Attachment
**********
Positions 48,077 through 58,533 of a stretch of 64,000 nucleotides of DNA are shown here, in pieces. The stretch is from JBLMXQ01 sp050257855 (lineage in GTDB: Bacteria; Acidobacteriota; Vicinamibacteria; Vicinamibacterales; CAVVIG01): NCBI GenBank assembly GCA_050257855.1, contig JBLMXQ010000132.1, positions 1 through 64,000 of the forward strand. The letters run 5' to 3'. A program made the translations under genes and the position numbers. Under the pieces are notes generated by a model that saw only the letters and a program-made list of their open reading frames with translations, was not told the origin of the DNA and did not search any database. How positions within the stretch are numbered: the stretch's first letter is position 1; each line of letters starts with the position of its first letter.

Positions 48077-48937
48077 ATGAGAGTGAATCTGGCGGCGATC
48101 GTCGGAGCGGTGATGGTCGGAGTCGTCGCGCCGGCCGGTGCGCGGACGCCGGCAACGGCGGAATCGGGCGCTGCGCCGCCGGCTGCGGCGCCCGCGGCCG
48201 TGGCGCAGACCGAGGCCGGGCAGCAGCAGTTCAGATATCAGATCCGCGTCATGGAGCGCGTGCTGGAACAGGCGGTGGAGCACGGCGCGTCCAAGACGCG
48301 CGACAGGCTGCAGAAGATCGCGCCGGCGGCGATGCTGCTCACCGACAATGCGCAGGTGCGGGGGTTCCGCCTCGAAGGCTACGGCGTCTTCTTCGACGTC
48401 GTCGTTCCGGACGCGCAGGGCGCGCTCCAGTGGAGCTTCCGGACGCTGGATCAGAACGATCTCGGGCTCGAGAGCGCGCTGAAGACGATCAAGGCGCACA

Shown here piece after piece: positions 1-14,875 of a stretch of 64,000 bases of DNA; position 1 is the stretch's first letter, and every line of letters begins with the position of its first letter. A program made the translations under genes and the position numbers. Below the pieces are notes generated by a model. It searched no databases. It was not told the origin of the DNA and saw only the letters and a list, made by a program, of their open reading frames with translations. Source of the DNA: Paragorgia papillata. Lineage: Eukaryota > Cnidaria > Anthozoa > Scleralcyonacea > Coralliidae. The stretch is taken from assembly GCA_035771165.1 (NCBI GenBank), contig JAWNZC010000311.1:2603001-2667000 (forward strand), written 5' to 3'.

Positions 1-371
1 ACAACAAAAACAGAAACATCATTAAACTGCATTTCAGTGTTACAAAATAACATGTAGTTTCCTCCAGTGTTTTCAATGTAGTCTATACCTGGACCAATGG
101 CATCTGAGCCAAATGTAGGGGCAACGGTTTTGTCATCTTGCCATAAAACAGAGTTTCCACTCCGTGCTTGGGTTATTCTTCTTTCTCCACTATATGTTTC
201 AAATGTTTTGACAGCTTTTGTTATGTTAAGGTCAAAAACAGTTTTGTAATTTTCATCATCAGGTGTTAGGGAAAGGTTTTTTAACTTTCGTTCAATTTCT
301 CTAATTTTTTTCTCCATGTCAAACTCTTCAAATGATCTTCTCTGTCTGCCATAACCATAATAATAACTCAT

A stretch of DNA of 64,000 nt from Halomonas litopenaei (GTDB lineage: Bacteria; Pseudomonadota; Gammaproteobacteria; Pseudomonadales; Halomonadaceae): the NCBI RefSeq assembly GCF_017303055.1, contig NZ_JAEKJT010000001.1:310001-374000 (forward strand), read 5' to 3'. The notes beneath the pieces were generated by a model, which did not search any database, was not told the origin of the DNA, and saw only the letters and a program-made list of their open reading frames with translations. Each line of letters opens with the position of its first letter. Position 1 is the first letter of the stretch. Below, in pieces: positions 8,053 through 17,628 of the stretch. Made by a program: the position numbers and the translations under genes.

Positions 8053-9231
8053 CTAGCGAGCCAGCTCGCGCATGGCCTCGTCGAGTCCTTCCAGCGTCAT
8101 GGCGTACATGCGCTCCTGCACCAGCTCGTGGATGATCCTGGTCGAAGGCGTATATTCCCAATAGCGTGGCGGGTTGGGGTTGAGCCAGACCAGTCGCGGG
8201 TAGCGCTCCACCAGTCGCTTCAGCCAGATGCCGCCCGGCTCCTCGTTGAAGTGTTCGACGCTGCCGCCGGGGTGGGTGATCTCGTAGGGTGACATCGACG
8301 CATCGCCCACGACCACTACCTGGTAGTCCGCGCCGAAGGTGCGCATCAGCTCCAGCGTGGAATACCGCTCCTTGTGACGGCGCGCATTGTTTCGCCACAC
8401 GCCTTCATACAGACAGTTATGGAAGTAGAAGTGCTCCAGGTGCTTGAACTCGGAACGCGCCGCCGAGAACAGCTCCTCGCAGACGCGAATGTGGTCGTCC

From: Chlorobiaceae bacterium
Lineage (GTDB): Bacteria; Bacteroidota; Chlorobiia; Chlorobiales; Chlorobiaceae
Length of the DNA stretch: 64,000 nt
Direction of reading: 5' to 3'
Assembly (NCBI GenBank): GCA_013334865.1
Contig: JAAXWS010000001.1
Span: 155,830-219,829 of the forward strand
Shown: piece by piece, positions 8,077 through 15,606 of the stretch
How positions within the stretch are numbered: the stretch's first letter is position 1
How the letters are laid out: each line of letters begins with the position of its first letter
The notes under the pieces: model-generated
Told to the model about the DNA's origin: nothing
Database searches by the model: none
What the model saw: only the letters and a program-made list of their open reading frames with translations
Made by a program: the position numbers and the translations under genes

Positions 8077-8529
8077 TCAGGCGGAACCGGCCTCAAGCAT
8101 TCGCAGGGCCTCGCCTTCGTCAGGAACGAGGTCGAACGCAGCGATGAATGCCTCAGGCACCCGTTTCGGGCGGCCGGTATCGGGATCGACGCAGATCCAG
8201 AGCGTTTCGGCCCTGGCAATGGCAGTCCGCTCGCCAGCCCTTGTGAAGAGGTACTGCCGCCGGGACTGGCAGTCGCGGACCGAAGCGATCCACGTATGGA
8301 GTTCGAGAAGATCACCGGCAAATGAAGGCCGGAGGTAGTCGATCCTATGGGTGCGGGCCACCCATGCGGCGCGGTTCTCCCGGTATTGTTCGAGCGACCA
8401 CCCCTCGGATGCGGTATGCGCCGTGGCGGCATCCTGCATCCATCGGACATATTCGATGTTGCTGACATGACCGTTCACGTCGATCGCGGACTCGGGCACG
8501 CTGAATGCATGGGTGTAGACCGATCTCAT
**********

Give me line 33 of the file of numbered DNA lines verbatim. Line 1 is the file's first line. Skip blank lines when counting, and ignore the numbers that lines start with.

Database searches by the model: none